In parallel, a genomic approach was also followed to target modifying enzymes for algal polysaccharides. Here, we made use of the recently deciphered genome of a brown alga which underwent a thorough bioinformatic analysis yielding more than thirty potentially interesting genes, and hints for the presence of novel pathways involved in alginate synthesis, modification, or degradation. These being eucaryotic genes, the heterologous expression is less straight-forward than in the case of bacterial genes. First, full length cDNAs of the genes of interest need to be isolated which are currently being cloned into suitable hosts, firstly E. coli again, but then possibly also eucaryotic expression systems available in the PolyModE consortium. In some cases, highly specialised expression systems are being required for the production of functional recombinant enzymes. One example are polysaccharide sulfatases which require a specific post-transcriptional sulfatase maturation step. A bacterial expression system able to perform this maturation step has been established by one of the partners and has successfully been made available to another partner needing it. We have also teamed up to develop a novel broad host range shuttle vector which gives us access to an even wider variety of (bacterial) exppression systems which we are only beginning to exploit.
Similarly, metagenomic, transcriptomic, genomic, and bioinformatic approaches for gene identification followed by heterologous gene expression and characterisation of the potentially novel enzymes encoded are being followed for all the six hydrocolloids targeted by the PolyModE project. An additional approach which is becoming more important in several work packages is the generation of cDNA expression libraries allowing the functional screening of eucaryotic genomes, a difficult tool which we have established through close collaborations between different PolyModE partners. In future, dedicated libraries for the comprehensive screening of engineered protein mutants will advance to the front of the PolyModE project, and we are already developing new tools to this end.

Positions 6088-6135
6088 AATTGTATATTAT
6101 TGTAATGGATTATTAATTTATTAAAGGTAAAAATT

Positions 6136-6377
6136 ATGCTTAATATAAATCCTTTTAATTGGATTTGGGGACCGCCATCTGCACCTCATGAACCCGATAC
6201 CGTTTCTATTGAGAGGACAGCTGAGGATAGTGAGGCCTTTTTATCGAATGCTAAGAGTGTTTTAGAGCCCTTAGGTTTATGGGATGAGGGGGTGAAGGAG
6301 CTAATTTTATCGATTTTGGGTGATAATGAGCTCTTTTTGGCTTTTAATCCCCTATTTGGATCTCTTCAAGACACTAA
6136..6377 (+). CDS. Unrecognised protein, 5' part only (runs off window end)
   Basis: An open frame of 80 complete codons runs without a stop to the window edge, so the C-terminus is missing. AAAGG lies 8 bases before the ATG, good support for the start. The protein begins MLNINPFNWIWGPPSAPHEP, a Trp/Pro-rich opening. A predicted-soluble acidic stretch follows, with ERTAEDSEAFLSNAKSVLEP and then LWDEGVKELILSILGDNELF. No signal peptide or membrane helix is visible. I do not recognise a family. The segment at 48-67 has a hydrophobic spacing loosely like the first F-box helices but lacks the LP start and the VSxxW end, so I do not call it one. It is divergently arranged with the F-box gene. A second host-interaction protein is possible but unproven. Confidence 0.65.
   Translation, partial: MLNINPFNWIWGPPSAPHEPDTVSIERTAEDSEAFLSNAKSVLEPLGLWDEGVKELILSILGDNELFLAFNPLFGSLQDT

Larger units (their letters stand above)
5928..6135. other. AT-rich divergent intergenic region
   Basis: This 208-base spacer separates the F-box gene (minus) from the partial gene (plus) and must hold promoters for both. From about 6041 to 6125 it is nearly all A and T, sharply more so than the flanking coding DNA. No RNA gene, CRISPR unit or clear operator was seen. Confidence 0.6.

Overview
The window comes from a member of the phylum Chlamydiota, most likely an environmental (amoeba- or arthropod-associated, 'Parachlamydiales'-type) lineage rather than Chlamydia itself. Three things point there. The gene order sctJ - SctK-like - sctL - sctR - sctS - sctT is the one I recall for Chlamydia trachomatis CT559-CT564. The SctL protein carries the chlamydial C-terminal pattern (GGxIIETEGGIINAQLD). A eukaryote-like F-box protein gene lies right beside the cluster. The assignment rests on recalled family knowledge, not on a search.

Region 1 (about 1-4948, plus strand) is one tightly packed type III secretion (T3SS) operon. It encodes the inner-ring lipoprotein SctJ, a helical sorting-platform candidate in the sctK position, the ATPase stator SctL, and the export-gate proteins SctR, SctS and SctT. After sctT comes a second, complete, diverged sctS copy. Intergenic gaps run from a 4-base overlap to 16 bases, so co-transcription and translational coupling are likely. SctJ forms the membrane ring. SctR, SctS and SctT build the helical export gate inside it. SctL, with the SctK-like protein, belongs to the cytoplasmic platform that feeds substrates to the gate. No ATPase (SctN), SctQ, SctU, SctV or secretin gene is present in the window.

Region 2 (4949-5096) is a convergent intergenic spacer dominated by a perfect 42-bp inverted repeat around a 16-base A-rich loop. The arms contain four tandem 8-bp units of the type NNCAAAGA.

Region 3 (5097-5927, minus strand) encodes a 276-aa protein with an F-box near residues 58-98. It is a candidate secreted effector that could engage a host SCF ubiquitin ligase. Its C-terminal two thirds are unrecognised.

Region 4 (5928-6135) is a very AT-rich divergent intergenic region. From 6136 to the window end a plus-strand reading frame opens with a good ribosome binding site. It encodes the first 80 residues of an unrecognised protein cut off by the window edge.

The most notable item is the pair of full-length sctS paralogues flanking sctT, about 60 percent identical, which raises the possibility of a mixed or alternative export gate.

In parallel, the large work package devoted to the development of generic techniques brings together the resources and expertises of all academic and commercial PolyModE partners. Three interest groups have been formed, focusing on gene identification, heterologous expression/fermentation, and analytical tools. Regular teleconferences are held to coordinate the activities of the interest groups, and to focus the efforts of different partners on crucial problems. As an example, the analytical tools group decided to first focus on the development and use of NMR techniques to fully characterise selected oligosaccharides needed as reference compounds for the analysis of e.g. the products of polysaccharide hydrolytic enzymes. This is supported by the available and expanding expertise in organic synthesis of oligosaccharides with perfectly controlled architecture. This approach has been especially successful with three alginate lyases whose complementing substrate specificities have been elucidated using NMR. These enzymes are now being used to develop a fingerprinting analysis for sequencing alginates, a prerequisite for the ongoing development of enzymatic modification protocols to yield novel alginates with unusual patterns of guluronic acid distributions. A second focus which has become more prominent in the second year is the three-dimensional structure analysis of proteins using x-ray crystallography. As soon as a higly pure recombinant enzyme becomes available in large enough quantities, attempts at crystallisation are initiated with the goal to obtain structural information needed for the development of protein engineering strategies to optimise their preformance under biotechnological production conditions. Similarly, the gene identification group has focused on the further development of methods for the establishment and screening of metagenomic, genomic, and cDNA libraries, while the heterologous expression/fermentation group is focusing on further improving the existing range of pro- and eucaryotic expression systems which include gram-positive and gram-negative bacteria as well as different yeasts. A particular focus is on the the further development of the bacterial system Lactococcus lactis and on the yeast system Hansenula polymorpha.